At the same time, she cautions, there are many reasons Germany has not changed its policy on oil and gas sanctions — ranging from a desire to hold some sanctions in reserve in case Russia threatens escalation, to the fact that such a move would cause real economic pain for German citizens. The revelations of the horrors in Bucha last week did not seem to transform Berlin’s position on sanctions; it’s hard to predict whether clearer evidence of genocide would have a stronger effect on either public opinion or political elites.
But for this reason alone, the debate over the term “genocide” is not merely academic: It carries real-world implications for the way that foreign powers, including one of the most important ones, calibrate their response to Russia’s crimes.
Could Putin be tried for genocide?
Whenever there’s evidence of war crimes, there’s always talk of some kind of punishment for those crimes. Biden, even before labeling the war genocide, had seemingly called for Putin’s prosecution.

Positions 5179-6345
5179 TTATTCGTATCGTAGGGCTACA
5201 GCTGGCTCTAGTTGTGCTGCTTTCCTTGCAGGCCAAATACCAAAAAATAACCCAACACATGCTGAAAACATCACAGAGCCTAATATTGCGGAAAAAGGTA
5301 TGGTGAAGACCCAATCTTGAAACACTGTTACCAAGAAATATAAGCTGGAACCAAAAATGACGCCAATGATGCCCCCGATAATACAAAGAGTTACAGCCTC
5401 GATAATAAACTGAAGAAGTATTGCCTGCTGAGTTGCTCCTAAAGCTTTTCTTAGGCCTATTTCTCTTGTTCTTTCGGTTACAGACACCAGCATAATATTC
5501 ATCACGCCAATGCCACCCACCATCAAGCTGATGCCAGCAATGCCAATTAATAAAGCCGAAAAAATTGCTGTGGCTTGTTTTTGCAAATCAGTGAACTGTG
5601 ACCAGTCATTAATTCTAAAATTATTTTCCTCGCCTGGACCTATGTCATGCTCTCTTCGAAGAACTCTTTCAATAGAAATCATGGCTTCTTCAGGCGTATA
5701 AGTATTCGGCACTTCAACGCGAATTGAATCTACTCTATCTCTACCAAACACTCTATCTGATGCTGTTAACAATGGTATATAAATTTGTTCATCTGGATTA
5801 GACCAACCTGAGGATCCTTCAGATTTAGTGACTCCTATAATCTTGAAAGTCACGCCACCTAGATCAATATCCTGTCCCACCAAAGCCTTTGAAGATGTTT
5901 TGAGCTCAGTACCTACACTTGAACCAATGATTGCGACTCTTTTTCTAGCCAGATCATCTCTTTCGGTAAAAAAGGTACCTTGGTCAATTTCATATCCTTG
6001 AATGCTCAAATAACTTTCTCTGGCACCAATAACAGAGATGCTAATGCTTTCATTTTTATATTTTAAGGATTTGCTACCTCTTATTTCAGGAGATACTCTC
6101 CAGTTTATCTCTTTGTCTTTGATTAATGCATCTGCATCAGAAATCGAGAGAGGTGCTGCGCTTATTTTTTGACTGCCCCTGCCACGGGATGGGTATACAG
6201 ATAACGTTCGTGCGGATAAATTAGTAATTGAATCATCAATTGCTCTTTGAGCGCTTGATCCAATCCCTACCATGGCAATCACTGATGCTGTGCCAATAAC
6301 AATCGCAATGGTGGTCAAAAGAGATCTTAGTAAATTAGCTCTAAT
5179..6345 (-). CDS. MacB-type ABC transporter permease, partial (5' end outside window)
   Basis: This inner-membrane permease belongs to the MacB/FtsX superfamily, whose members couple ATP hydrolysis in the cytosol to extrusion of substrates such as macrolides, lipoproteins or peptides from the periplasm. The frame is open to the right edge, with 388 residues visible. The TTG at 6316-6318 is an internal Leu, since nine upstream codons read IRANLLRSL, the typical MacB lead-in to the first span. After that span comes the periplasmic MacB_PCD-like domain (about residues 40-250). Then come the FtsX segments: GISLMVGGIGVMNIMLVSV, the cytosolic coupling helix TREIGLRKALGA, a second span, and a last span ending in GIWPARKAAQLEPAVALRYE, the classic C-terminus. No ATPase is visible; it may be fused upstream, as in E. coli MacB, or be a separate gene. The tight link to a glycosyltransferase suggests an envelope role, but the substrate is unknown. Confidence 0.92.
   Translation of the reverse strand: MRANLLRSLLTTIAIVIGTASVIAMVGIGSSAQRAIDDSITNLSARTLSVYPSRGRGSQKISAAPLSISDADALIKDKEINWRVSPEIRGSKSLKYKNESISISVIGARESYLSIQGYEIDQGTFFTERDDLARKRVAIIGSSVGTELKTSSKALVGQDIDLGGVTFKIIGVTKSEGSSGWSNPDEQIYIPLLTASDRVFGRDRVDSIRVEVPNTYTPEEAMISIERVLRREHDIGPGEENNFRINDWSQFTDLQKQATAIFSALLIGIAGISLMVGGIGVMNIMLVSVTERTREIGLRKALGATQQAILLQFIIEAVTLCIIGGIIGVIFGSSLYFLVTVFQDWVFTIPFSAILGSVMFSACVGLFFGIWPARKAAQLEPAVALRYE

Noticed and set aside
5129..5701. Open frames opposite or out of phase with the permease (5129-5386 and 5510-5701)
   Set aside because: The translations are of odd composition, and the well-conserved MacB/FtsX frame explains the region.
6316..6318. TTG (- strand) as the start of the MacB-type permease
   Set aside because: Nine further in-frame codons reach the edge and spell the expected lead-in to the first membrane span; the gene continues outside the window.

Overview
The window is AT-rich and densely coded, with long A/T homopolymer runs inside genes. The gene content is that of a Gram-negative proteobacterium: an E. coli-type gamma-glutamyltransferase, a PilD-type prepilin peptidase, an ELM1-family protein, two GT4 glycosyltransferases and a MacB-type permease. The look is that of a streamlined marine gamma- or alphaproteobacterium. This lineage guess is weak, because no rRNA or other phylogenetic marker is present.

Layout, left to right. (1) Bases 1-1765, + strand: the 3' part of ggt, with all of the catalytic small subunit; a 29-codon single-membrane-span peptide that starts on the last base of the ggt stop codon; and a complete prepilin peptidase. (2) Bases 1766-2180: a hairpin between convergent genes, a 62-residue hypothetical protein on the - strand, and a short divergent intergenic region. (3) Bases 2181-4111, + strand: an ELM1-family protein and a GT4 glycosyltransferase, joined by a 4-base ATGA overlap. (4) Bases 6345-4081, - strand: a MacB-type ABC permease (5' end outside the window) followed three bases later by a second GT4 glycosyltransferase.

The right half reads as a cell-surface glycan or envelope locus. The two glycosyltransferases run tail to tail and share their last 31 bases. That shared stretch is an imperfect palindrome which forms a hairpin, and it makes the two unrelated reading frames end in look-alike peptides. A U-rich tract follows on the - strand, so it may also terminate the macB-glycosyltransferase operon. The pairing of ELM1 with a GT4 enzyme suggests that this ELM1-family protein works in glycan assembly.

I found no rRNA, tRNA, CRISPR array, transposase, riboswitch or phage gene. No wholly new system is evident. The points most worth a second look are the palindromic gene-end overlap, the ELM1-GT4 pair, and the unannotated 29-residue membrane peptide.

“We have to get all the detail [to] have a war crimes trial,” Biden told reporters on April 4. “This guy is brutal.”
Barring a revolution or coup in Russia, such a trial is almost impossible to imagine. The International Criminal Court, which has a mandate to prosecute war crimes and other atrocities, cannot act without a referral from the UN Security Council, where Russia has a veto. The political constraints on the ICC mean the body has an inconsistent track record; the US, which is not a signatory to the ICC treaty, has managed to avoid any accountability for alleged war crimes committed by its soldiers in Afghanistan.